The American Marxists, Samuel Bowles and Herbert Gintis, writing in the 1970s argued that education in capitalism replicated class divisions, what they called ‘the correspondence principle’. They saw universities as select institutions which, under the cover of intellectual achievement and merit, legitimised social hierarchy. [37] In Ireland in the 1980s, when only 20 per cent of Leaving Cert students attended college [38], their characterisation seemed true. Elsewhere – in France, Italy, Germany and the UK – higher education expanded much more and, even though its main function remained to provide society with employers, managers, professionals, top public servants, the ‘correspondence principle’ did not quite work out in practice. As the sixties gave rise to economic and political disillusionment, the universities became a ferment of revolutionary ideas and a site of resistance and revolt against capitalist war and exploitation. The Italian socialist, Antonio Gramsci described how in modern capitalism, universities were required to go beyond producing the formal juridical graduates of the classical era. With the increased complexity of capitalist production, they had to combine intellectual and technical learning and train both professionals and teachers but also specialised functionaries and managers for scientific industrial production. [39] He argued, writing in the 1920s, that there was always a gulf between university graduates and the working class, but that as universities widened their social functions they also produced independent thinkers and radical critics of the system. [40] Gramsci’s understanding of the tensions within the capitalist institutions of education help us better understand how universities today both reproduce class society and harbour the potential to contest it.

Capital and higher education

What has become known as the commercialisation of education is not just a mindset, but a symptom of the way in which the interests of state and capital are interlocked. As competition for markets and profits is even more intense, education is increasingly commandeered by capital to both deliver research and development, vital for competitive advantage, and also to produce tomorrow’s workforce primed with the skills, discipline and ideology that it wants. This has played out in different ways in different countries. In the US, it has taken predominantly the privatised, education for profit route; in the UK, and in Australia, over a longer period of time, the state has sought to shift the burden of funding from the state to the individual through the introduction of student loans. In Ireland, the tight capital-state overlap in education has taken the form of the corporate takeover of the universities. [41]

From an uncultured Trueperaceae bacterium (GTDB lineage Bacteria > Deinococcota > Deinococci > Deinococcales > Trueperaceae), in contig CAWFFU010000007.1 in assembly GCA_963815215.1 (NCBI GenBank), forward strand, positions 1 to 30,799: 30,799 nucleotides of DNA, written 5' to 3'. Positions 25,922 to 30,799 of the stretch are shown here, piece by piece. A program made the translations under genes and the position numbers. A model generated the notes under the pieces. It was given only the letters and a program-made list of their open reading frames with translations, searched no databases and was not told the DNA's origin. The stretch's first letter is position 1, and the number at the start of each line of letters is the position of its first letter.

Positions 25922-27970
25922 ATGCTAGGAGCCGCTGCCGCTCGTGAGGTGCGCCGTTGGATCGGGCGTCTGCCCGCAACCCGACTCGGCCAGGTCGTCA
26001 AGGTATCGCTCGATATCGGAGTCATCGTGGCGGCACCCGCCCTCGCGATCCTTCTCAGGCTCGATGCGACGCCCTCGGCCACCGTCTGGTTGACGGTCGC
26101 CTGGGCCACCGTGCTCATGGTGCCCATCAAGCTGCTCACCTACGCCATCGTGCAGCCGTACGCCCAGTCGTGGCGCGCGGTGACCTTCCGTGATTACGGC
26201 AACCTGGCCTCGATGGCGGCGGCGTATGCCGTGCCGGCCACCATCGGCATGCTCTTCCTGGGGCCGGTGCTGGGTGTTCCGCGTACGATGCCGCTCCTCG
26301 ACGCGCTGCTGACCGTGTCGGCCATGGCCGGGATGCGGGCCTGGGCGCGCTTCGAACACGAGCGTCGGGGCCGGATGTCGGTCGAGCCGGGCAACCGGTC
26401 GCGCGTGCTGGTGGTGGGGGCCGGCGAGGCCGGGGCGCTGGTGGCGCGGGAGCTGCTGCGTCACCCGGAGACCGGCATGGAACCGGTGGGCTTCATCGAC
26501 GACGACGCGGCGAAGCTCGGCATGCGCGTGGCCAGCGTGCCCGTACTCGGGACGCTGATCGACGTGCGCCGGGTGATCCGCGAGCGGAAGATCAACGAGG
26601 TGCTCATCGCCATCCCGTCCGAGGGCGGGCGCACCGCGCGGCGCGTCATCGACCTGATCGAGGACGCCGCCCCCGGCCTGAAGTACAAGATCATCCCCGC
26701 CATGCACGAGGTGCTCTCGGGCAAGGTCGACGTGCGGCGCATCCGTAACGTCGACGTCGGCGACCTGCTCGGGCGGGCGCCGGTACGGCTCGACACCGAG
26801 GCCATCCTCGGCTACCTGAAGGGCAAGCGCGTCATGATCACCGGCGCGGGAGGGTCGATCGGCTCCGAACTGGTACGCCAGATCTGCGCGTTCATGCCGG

In the recession, this process is being speeded up. Multinationals are using Ireland as a base for their R&D and increasingly using universities and institutes of technology as their own private research laboratories. The 2008 report from the Department of Enterprise Trade and Employment makes abundantly clear how ‘knowledge and enterprise clusters’ operate for the benefit of the multinationals. [42] Its ‘clusters’ map for Ireland shows graphically how corporations in Bio/Pharmaceuticals, Internationally Traded Services, and ICT are shadowing universities and institutes of technology. For the ICT sector, for example, the three universities in Dublin share ‘knowledge flows’ with Google, eBay, Intel, HP and Microsoft; the University of Limerick with Dell and Analog Devices; the UCC and CIT with Amazon and Apple; NUIG with Nortel and SAP. [43] These college-corporation partnerships are established with the help of large amounts of state money. A key government agency, with an annual budget of around €165m, is Science Foundation Ireland, which has funded the establishment of at least nine Centres for Science, Engineering and Technology which weave universities ever tighter to multinational companies. [44] Corporations give very little in return. Actual monetary contributions from the private sector to the Irish higher education, at 2 percent of GDP, have remained very low, and well below other countries in Europe. Capital sometimes finds harnessing state resources for its own ends more effective than privatisation per se.

Class and higher education